It’s lonely at the top so the saying goes, but as those working at the charity British Muslims for Secular Democracy know too well, it can be quite lonely- sometime even dangerous- in the middle too.
The charity formed in 2006 by Nasreen Rehman and Yasmin Alibhai Brown is not a theological group but raises awareness of secular democracy. Secular democracy refers to the separation of faith and state, so that the shared public space is ensured and no faith exerts an undue influence on politics. ‘Procedural secularism enables different voices to get a fair share of the public sphere without one getting more or more favourable attention. We hold that this is the best framework for Muslims and other faiths to get full religious freedom.‘ explains Director Tehmina Kazi, succinctly.
British Muslims for Secular Democracy brings together a diverse group of Muslim democrats from a variety of sects as well as ethnic and social backgrounds, with no judgement on their religiosity. Non Muslims are equally welcome as supporters. By raising awareness (amongst British Muslims and the wider public), of democracy, the charity contributes to this shared vision of citizenship and public space.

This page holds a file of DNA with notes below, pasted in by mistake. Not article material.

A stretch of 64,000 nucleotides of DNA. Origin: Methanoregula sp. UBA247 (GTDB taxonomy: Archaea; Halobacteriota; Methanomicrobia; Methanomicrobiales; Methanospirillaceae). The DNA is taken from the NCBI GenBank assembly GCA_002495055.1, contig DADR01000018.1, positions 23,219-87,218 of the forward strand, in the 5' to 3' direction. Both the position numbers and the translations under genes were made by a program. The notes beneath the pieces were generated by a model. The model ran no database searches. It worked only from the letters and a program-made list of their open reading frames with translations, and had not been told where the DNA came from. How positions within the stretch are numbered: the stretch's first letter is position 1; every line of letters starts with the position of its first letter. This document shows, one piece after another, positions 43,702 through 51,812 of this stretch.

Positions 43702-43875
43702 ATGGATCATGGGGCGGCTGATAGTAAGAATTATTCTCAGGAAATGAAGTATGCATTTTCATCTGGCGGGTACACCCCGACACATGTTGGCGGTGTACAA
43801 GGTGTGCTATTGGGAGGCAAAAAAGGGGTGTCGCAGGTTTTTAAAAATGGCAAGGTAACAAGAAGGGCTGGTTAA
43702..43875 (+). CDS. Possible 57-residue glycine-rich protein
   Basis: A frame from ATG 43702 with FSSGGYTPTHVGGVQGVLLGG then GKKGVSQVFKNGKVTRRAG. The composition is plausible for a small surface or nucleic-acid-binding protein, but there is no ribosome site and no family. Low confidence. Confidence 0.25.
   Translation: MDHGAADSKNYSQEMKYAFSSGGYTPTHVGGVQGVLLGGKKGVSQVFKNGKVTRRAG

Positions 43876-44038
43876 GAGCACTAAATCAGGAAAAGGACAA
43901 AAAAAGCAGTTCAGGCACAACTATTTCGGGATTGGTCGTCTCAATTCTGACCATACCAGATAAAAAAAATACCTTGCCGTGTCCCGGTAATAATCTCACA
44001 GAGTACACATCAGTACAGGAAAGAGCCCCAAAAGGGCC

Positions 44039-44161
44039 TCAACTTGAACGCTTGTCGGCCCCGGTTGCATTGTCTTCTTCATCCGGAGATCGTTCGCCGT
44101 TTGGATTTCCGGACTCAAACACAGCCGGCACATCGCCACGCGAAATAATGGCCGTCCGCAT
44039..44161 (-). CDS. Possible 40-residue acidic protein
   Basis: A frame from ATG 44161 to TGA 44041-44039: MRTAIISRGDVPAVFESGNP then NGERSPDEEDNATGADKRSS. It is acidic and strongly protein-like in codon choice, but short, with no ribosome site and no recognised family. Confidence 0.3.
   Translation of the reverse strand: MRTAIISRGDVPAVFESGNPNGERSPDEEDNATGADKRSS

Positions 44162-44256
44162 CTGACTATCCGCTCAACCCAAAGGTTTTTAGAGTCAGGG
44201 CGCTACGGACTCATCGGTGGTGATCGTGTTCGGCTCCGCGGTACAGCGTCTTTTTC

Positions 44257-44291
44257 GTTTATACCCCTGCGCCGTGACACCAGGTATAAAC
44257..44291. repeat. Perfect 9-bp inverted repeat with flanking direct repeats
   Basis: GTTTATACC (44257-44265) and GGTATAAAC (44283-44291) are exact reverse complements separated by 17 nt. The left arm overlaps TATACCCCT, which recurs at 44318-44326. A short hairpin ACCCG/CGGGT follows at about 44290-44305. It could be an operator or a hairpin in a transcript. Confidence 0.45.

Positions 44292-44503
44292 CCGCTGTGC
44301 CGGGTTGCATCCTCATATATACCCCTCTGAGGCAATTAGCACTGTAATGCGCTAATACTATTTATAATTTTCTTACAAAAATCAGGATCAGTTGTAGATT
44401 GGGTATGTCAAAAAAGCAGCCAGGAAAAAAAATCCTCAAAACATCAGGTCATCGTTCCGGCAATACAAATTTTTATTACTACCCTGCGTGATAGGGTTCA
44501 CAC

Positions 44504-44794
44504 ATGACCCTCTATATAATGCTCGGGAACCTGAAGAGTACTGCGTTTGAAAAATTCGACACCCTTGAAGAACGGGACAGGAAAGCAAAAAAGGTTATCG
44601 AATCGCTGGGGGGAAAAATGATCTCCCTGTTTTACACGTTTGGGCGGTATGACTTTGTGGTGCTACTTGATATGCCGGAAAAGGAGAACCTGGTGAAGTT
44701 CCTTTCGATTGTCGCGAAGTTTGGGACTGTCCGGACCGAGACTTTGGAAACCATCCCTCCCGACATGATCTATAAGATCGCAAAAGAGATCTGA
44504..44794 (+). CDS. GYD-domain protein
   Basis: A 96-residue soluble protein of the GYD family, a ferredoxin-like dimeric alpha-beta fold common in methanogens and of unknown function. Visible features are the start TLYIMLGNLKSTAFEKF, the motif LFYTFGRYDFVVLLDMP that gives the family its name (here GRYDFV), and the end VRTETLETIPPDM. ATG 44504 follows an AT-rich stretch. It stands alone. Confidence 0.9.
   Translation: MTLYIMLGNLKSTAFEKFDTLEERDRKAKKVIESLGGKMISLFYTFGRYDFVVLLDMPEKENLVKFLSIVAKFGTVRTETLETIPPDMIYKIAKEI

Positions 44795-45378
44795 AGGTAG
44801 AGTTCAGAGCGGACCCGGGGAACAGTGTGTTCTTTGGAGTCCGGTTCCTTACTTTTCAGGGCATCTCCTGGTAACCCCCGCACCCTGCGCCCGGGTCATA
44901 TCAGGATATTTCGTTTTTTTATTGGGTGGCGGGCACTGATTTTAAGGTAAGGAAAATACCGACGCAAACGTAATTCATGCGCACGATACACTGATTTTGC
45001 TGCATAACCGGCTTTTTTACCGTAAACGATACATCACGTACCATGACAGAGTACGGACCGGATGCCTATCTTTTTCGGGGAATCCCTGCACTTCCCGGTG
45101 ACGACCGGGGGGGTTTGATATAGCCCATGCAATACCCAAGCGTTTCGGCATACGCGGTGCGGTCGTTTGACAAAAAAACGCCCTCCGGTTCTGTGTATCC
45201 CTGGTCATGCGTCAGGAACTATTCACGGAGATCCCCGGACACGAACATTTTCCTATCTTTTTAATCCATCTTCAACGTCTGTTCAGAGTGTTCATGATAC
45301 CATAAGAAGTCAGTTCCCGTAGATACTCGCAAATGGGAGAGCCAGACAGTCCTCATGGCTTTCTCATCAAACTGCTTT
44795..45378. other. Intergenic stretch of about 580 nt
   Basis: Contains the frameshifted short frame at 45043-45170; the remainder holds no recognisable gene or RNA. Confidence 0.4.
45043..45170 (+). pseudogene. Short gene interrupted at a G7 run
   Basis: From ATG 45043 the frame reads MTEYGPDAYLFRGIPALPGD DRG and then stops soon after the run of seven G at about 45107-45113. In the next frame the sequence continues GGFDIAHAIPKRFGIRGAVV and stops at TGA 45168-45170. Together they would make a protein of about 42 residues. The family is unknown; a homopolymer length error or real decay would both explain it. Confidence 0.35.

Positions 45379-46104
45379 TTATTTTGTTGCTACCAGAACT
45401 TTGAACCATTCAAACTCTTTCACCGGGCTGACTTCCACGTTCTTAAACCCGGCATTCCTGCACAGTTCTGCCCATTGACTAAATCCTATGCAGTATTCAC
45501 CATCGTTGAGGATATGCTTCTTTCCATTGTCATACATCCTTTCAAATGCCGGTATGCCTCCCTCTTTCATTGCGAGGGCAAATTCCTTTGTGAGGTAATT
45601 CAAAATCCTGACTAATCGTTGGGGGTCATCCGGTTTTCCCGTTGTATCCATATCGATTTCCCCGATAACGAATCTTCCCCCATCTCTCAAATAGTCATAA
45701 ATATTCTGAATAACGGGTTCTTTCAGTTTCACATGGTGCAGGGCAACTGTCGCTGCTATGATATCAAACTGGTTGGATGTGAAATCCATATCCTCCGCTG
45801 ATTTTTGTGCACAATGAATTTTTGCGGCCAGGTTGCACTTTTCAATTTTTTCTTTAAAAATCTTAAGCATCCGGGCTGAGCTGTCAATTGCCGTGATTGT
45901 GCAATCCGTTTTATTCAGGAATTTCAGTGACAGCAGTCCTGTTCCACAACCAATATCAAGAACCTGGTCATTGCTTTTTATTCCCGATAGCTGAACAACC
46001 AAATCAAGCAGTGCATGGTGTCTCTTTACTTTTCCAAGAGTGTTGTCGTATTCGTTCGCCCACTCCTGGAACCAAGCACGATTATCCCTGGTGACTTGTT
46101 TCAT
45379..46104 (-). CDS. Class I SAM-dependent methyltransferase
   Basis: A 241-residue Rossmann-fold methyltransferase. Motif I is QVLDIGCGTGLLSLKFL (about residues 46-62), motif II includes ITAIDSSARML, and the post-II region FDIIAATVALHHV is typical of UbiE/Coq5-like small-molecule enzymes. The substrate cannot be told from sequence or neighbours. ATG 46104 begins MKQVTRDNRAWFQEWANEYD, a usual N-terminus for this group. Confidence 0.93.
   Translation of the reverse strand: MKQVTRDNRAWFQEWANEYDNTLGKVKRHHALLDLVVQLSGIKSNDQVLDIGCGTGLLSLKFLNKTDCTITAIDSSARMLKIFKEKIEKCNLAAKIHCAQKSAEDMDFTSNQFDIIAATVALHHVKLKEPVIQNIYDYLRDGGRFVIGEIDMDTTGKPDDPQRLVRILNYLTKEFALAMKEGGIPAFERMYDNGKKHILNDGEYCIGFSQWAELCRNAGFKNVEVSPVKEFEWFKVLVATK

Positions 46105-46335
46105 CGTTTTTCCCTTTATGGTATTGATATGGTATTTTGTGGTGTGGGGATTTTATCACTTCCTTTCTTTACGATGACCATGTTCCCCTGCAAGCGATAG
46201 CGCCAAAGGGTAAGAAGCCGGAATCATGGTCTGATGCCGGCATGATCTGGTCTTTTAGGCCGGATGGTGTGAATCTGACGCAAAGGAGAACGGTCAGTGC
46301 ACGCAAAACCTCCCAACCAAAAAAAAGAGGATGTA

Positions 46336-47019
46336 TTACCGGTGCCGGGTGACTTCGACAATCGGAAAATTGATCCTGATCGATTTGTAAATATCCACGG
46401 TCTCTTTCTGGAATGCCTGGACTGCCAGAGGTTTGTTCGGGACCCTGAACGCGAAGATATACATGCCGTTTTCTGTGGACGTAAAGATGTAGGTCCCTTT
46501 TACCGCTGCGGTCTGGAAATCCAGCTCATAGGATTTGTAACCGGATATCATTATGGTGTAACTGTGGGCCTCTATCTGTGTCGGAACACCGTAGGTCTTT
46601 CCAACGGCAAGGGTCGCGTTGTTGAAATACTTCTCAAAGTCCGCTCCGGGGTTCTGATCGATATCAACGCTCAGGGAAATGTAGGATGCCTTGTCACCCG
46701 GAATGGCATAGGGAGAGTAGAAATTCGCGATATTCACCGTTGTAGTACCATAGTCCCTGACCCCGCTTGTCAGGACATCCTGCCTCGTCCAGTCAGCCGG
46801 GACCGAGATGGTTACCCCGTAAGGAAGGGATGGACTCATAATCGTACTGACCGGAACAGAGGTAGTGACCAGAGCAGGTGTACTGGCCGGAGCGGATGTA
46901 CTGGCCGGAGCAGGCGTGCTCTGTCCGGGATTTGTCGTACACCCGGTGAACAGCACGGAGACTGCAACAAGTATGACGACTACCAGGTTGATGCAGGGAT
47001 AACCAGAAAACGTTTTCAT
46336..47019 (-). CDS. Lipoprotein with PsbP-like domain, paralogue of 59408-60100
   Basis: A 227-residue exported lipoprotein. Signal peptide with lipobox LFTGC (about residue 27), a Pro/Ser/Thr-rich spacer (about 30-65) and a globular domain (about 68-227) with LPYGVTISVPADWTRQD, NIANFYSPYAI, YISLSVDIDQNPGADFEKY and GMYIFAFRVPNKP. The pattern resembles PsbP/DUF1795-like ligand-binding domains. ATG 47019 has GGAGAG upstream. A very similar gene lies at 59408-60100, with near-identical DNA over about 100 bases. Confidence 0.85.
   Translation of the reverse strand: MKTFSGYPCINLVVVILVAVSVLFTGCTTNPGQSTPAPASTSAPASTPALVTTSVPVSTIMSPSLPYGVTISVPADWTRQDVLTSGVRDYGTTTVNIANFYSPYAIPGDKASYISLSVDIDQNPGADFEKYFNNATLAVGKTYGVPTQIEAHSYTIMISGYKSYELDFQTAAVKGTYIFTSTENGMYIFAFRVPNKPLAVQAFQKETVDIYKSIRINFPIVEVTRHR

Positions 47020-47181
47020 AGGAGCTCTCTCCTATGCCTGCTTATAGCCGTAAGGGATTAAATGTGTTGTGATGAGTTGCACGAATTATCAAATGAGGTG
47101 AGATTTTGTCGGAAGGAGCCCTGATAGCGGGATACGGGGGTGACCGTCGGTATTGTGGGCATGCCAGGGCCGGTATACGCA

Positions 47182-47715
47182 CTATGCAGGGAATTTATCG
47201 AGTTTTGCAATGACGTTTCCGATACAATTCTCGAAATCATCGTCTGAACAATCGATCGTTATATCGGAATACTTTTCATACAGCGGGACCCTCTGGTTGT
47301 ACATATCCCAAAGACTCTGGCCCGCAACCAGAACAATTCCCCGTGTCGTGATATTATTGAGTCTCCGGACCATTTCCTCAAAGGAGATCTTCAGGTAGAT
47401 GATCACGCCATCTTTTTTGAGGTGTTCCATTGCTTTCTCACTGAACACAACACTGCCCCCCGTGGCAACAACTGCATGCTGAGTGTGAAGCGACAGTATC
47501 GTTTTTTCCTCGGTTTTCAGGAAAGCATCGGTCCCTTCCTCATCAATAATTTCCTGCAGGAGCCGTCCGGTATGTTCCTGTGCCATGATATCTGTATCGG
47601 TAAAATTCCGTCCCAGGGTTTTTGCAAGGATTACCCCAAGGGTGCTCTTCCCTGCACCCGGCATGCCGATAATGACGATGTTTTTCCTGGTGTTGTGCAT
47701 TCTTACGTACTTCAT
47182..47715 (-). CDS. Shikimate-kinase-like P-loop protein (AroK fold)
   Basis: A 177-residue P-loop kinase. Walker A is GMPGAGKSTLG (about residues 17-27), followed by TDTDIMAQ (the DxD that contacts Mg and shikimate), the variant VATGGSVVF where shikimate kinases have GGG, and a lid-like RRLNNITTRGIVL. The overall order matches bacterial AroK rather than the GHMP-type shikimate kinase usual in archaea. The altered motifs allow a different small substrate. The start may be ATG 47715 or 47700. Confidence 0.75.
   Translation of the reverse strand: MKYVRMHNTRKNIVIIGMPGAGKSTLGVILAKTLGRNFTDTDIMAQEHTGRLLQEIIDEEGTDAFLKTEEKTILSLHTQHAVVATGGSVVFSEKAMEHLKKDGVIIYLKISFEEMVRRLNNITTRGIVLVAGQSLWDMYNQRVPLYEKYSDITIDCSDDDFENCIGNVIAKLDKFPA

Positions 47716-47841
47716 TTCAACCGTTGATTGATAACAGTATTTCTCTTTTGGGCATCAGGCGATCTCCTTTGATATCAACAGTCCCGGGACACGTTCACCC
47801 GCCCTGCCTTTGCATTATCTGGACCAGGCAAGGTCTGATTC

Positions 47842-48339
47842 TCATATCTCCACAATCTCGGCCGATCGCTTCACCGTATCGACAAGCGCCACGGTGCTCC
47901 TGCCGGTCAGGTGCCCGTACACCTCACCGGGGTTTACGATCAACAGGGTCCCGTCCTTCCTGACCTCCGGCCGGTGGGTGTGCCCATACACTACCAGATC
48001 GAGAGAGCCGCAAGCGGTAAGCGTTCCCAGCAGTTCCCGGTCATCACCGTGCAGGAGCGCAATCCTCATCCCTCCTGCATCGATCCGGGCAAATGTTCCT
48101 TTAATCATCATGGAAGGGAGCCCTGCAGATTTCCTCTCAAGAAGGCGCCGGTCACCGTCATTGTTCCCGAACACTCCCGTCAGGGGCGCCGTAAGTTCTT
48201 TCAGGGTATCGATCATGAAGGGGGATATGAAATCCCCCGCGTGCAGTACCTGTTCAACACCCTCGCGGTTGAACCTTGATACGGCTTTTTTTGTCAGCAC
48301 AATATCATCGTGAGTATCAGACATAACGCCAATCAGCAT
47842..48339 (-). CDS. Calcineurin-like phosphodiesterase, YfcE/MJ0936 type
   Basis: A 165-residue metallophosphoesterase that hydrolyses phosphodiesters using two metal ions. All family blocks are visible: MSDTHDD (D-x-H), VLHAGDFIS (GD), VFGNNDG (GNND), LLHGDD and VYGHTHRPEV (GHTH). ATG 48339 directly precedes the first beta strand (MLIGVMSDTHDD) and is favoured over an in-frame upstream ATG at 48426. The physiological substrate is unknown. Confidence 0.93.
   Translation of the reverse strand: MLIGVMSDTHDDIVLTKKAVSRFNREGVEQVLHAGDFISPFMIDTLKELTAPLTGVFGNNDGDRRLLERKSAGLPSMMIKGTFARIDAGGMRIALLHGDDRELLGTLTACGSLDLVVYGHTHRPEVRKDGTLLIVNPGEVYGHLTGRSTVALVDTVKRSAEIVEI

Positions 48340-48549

In addition to promoting civic engagement and democracy the British Muslims for Secular Democracy has contributed to the more theoretical debate about secularism. Whereas ideological secularism is best observed in France and Turkey, where we see for example headscarves as well as any symbol of religious identity banned in public places, the secularism promoted by BMSD is best described as procedural. In this model the state remains neutral; different faith groups and those of no faith have the same opportunity to express their voices in the public sphere.